This small book by E. L. Grant-Watson was written to teach you how to see all the incredible and interesting things happening during the most unlikely season of the year. “It will add considerably to the pleasure of a winter walk.”
“The ivy, which flowers in December, gives a rich supply of honey to winter moths and those insects that survive the autumn.”
Before WWII, Rudyard Kipling used the swastika as his emblem. In this 1914 book, his stamp is on the front page as well as embossed on the leather binding. After it became a symbol for the Nazi party, he banned the use of his prized stamp in 1935 and had them all destroyed since the good luck symbol had become ‘defiled beyond redemption’.
It’s the telephone, ma’am,” she explained.
‘Oh!’ Felicity leapt to her feet in a flash, hurled the bone into the corner of the room, and flew towards the stairs. At her age one doesn’t trouble to investigate the origin of telephone calls before bounding off to the instrument; for despite any number of disappointments, hope—vague, vast, and uncontrollable—still runs high. To adopt the more cautious methods of one’s elders would be to miss a constantly recurring thrill and a great deal of exercise, while gaining nothing in return.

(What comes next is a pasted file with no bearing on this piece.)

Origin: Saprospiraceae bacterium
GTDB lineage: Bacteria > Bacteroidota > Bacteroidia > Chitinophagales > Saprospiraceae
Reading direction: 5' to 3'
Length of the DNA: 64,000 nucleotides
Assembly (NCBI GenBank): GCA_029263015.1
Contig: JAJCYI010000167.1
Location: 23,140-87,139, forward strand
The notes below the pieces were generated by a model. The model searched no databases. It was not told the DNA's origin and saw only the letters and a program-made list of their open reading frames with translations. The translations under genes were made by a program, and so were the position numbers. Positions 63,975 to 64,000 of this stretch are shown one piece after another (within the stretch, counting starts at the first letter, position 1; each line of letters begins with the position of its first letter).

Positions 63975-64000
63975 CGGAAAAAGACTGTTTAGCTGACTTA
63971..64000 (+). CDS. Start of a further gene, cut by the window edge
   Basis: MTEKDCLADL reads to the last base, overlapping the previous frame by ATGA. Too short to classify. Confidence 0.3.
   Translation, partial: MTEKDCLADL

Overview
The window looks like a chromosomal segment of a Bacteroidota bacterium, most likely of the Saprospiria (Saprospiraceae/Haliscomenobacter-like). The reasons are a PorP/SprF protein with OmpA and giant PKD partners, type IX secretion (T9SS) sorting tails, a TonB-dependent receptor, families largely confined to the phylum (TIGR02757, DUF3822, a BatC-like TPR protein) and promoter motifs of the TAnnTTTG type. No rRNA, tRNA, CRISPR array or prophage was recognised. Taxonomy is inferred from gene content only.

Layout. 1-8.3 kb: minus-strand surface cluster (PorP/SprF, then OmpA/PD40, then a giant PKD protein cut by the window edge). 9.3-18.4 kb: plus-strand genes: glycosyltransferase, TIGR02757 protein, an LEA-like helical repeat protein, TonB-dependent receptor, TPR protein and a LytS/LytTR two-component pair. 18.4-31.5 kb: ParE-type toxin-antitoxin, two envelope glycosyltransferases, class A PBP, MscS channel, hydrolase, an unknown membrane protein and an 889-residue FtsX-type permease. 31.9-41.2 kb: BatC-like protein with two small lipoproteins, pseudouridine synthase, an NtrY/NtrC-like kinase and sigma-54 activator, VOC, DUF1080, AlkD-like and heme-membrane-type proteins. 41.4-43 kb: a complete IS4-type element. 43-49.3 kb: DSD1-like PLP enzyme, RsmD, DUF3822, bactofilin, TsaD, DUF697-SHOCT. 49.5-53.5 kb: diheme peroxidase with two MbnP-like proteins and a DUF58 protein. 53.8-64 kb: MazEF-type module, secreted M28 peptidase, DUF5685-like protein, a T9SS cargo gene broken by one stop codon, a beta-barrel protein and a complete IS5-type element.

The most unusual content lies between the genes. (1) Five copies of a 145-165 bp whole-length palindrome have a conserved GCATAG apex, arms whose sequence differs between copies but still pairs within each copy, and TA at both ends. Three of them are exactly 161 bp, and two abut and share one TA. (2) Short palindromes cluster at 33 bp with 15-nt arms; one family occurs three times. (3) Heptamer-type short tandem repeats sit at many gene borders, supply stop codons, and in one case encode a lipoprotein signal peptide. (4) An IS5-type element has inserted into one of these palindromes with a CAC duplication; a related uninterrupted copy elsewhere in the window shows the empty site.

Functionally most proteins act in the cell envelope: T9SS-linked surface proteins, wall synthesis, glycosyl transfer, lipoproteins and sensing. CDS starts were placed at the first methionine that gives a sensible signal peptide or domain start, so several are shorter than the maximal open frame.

Beside me (middle), a 2,300+ year-old Greek lion looms during a visit the Nelson-Atkins Museum of Art with Eden of snowandgunpowder. I think it is obvious which one is which.
On Studio 33’s site, you can work on solving a mystery surrounding this epic statue: http://nelson-atkins.org/studio33/interactives/interactivelion